Get those heads close:

If you have influence on the composition, try to get people’s heads close together for a portrait. Especially when people hold newborns or young babies, they tend to hold them on their chest, or in the crook of their arms, which places the baby’s head a lot lower then theirs. But as viewers of photos, we are conditioned to look from one face to another in a picture – we know those are the important bits – and if they’re far apart, our eyes ping from one to another across the frame like a ball in a ping-ball machine( remember those?). It’s fine when there is something going on, some sort of interaction in the picture, but if everyone is just looking at the camera, it’s just underwhelming.

Power of the hand

it’s amazing how little our brain sometimes needs to interpret intimacy – just a touch of the hand, captured on camera will speak louder of the relationship between two people than anything else

Eyes will take you places

Have you ever noticed how when you look at a photo of someone looking at something, your eyes subconsciously follow the line of their sight towards whatever it is they’re looking at? It’s as if we see an actual line drawn on the picture. Use it to your advantage.

Capturing children together

This is a bug-bear of mine, so I apologise for the rant in advance:

Don’t tell them to kiss

Please, please, please – don’t be tempted to ‘create’ closeness – don’t tell your children to give each other a kiss, or hold hands or similar. You want to capture the relationship, not ‘fake’ it.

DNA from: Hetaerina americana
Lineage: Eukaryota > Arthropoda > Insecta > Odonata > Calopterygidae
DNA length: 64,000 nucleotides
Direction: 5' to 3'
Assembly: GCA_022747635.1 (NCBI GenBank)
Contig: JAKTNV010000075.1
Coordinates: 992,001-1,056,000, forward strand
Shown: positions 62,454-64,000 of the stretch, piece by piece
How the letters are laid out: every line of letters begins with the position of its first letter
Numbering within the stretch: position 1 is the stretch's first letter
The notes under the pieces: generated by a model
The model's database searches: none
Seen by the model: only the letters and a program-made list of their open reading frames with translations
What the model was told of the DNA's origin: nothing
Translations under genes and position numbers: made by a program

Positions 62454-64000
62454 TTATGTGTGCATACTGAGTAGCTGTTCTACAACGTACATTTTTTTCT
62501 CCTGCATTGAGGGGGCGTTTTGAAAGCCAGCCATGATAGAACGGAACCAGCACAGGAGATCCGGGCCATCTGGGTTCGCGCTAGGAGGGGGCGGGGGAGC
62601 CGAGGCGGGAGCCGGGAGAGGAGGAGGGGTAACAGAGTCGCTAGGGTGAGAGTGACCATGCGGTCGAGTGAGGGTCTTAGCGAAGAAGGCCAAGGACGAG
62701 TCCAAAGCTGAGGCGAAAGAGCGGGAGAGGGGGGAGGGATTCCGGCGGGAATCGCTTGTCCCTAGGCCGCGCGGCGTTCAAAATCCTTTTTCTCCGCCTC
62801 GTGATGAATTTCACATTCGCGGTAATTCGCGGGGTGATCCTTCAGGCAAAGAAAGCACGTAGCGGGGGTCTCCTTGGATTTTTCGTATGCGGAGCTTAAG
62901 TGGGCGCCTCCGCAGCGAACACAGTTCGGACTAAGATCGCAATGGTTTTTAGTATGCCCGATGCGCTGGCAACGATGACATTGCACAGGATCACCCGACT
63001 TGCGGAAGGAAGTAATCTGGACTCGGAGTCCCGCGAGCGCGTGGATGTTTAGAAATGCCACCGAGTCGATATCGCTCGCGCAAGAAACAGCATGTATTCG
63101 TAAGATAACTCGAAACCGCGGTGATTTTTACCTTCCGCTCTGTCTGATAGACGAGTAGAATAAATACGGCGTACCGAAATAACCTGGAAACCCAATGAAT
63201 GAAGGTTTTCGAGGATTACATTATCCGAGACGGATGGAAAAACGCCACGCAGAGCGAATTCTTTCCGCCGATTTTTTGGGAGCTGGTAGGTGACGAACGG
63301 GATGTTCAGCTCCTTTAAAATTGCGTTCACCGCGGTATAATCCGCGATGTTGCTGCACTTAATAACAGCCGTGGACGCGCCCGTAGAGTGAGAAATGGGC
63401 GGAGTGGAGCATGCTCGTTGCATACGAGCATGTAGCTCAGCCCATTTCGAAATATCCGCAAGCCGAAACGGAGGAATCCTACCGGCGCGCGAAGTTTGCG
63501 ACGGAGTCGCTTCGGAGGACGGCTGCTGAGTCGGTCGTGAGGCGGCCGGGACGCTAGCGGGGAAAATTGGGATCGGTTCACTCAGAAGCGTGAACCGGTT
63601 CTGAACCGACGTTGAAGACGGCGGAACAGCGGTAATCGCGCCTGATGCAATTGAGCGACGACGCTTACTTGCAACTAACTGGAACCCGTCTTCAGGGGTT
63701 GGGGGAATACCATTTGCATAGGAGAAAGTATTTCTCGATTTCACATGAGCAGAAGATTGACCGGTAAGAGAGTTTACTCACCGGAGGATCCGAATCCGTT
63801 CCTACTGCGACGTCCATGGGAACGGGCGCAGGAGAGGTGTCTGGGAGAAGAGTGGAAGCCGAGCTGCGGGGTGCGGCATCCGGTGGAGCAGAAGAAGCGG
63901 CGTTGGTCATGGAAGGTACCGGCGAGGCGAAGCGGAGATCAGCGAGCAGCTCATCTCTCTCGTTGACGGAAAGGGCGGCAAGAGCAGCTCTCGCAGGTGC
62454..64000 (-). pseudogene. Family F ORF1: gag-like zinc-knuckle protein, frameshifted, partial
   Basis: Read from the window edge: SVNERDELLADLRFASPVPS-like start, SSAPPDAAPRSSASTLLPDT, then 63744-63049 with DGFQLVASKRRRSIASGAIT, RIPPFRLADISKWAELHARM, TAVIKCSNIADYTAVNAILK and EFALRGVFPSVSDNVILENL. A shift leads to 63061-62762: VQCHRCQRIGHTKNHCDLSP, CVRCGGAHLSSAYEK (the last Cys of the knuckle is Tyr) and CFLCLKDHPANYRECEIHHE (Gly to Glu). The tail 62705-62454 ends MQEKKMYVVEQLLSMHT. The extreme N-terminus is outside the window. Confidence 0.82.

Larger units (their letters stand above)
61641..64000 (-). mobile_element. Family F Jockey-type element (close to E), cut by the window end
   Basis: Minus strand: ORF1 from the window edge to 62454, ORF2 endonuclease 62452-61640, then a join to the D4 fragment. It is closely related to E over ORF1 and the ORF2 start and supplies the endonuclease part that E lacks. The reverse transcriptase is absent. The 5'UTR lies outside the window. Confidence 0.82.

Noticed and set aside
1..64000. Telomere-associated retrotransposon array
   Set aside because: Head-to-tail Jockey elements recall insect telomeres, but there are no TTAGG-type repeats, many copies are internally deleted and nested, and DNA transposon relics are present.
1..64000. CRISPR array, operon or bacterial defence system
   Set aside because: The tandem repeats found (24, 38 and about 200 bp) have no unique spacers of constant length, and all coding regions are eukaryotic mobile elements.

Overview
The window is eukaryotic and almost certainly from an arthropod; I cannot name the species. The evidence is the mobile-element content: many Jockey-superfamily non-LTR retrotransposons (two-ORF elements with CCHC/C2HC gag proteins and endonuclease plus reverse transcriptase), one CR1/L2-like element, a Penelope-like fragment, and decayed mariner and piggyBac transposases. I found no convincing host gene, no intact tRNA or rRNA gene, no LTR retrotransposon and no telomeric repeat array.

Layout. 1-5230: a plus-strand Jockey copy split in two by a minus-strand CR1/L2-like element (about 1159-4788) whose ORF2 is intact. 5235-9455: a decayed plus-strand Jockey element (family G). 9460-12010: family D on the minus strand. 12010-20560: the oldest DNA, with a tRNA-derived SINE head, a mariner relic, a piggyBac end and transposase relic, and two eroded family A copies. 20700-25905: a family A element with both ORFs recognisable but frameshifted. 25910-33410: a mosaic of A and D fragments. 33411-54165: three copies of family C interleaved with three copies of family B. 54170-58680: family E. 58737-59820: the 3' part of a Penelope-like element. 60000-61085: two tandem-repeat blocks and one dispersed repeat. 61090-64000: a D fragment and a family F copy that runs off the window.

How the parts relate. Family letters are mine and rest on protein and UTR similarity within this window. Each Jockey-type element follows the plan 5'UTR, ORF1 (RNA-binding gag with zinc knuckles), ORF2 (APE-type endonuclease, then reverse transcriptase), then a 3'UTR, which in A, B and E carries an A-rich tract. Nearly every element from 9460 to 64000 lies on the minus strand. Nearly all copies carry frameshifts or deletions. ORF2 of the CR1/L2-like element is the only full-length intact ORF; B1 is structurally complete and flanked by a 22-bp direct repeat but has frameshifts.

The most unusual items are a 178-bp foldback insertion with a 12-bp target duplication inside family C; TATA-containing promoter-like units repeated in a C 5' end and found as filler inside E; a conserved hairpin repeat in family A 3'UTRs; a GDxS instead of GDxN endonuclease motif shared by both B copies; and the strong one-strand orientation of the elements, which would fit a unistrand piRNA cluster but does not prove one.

And I know what you’re thinking – you do know that they are close enough to display the affection in that way, they just wouldn’t think of it. Or maybe they did, spontaneously on another occasion, but you just didn’t catch it. That may very well be true, but even if the affection is real, the way it’s expressed may not be ‘theirs’. Or they may not feel comfortable with it in a few years when they look back on those. Children express love in a hundred different ways and as parents we speak that language – it could be reluctantly sharing their beloved transformer or cuddling up for a shared TV watching. Capture this!

Don’t fake – instigate!

It doesn’t mean you can’t create opportunities for them expressing affection and closeness. If you suggest everybody pile onto Mum and Dad’s bed, there will be cuddles and there will be closeness.

If you challenge them to gang-up together against you or their other parent in some game, you’ll be able to capture them working together better than if you told them to ‘do something with one another’.

If you want to capture older siblings interacting with a young baby, you could suggest they try and catch the baby’s attention by making funny noises, pulling faces, or mimic their facial expressions.

Quiet connections

Look for the quiet moments too. Children tend to gravitate to one another even if they’re not doing the same thing, they tend to be in each other’s space. Don’t ask them to look at you, don’t interrupt. Just capture.

And whatever you do, do not say cheese!! Oh, and don’t expect for all of them to be looking in the same direction at the same time


Important difference for today's task! I know that weekdays are hard for getting family together and then capturing those moments well. So for this task, as well as any catch up from the week, you have until Sunday 7pm to post them.